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Lying awake last night, I was contemplating how thoroughly the government depends on our cooperation for the functioning of our country.

That’s one of the lessons of the drug war, after all.  The government created the drug war by making drugs illegal: the supposed purpose was to stop the use of certain drugs.  There is no evidence that the use of those certain drugs has been decreased, let alone stopped.  Approximately 6% – 10% of the population distributes and uses drugs freely under the noses of those who claim to control the situation.  When I say there is no evidence, I mean that anyone who wants drugs can get them, just about anywhere – as has been documented by many studies as well as personal observation.  My favorite evidence of our failure is a parliamentary committee recommending that we rid our jails of illicit drugs: if we can’t keep them out of prisons, for heaven’s sake, what would you have to do to open society to control drugs?  Run it with less freedom than we have in our prisons!  Do you want to live in a prison?   Do you think it worth protecting a junkie from heroin to turn your home into a prison?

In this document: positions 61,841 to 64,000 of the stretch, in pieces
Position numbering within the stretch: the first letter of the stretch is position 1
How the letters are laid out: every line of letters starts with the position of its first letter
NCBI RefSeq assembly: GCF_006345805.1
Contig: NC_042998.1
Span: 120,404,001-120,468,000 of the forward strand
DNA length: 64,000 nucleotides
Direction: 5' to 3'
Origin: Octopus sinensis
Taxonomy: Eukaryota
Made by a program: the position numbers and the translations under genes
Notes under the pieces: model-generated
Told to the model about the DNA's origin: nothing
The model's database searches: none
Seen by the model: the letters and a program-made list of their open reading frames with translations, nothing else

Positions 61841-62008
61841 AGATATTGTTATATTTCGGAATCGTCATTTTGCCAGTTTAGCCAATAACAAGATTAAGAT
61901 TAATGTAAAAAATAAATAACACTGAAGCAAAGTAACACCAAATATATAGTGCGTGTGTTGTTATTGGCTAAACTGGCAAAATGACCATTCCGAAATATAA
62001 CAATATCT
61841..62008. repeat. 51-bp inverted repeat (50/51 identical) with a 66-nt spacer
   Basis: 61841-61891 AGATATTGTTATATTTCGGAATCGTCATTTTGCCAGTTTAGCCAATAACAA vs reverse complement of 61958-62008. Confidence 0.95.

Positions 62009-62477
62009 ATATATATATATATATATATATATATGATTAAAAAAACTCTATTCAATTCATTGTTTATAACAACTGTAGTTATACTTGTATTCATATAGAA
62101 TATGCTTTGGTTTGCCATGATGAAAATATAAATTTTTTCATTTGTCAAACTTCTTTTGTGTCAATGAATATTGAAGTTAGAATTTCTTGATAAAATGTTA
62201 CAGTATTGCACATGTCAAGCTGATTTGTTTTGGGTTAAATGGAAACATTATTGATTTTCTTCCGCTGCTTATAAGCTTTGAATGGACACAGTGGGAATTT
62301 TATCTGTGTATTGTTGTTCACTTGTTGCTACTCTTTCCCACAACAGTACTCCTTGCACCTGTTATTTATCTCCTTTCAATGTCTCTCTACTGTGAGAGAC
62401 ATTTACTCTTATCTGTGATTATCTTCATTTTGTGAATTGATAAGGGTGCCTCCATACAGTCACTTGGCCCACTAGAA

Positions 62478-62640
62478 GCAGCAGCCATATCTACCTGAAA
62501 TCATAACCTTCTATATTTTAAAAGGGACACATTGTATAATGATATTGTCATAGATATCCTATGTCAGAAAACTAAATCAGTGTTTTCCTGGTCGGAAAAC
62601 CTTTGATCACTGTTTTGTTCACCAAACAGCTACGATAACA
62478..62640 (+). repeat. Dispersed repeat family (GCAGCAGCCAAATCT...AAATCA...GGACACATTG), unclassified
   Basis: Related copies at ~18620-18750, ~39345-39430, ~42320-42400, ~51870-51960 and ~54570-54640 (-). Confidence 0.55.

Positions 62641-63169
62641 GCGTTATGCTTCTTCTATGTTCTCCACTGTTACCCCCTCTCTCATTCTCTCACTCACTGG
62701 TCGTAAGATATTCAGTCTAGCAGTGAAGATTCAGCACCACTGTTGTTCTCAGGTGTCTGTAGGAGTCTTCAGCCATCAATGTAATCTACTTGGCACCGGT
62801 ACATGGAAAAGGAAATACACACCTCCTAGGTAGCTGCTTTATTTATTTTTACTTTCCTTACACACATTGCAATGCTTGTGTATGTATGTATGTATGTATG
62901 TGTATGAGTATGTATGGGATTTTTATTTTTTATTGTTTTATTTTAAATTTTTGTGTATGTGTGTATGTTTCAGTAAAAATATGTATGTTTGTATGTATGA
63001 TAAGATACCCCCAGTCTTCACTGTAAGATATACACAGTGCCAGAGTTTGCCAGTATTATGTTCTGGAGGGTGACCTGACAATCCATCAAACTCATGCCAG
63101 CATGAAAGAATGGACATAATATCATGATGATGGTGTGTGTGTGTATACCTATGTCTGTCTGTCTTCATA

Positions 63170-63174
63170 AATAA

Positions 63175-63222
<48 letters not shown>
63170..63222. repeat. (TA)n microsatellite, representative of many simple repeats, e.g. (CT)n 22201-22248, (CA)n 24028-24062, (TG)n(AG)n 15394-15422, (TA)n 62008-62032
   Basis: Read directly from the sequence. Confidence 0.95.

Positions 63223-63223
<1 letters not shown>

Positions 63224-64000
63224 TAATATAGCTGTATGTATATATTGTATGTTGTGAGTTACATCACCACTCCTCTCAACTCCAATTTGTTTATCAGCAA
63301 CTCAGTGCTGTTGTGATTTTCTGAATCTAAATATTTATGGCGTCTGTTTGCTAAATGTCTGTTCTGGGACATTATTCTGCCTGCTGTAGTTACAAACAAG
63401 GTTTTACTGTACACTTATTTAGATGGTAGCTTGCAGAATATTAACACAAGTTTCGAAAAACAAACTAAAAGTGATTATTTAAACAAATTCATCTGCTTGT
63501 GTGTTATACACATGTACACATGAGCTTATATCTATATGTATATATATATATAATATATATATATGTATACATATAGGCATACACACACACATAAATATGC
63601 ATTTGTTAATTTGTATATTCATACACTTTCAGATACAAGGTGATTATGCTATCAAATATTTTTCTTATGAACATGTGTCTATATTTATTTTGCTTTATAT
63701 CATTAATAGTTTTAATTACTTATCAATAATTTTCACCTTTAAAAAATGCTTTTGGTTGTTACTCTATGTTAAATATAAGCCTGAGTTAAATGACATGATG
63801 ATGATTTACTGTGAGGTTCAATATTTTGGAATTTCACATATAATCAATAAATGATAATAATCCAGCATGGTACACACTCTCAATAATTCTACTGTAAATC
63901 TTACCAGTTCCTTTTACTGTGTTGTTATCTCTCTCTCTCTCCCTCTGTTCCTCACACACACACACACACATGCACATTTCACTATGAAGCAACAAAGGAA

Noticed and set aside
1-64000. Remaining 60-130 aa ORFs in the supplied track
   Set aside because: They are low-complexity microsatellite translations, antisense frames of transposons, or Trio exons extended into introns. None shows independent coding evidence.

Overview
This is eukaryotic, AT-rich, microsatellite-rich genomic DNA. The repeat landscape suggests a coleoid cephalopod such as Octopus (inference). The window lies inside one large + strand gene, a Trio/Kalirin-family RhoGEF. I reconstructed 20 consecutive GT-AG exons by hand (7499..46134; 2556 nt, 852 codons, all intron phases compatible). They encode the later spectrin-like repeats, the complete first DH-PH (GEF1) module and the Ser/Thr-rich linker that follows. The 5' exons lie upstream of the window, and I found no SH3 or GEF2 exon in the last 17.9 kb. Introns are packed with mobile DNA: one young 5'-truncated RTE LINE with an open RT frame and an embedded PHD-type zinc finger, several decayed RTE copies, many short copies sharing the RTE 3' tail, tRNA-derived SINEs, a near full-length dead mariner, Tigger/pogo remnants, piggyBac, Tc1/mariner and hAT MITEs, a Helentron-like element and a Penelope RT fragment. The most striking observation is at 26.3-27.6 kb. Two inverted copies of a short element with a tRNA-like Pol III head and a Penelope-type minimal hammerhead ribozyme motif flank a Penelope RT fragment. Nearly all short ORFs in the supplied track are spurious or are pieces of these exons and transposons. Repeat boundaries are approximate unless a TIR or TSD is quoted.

Compare that to murder, for example: more than 99% of the population agrees that murder is wrong and actively helps the police when it occurs.  Regardless of the propagandistic nonsense that is shown on TV CSI shows, most crimes that are solved are solved because people tell the police who done it.  If even 1% of the population do not cooperate with a law, then forget about stopping them.

If 6% do not cooperate, then you have open drug markets (to those that want them) and the law becomes irrelevant except for two things:

  1. Some unlucky people are caught and punished – without any measurable effect of reducing the availability of drugs.  Those people are typically damaged by the catching.
  2. Most of the 6-10% of people who produce, distribute or consume drugs do not feel safe participating in politics since they do not want to get caught.
So it divides the population into us and them: the good people and the bad.

And that is one benefit of the war on drugs: choose an inconsequential scapegoat; separate them out and blame them for what is wrong in our world; make everyone else feel better (although afraid)!

Divide and conquer kept the British Empire going.  It works for our government, too.


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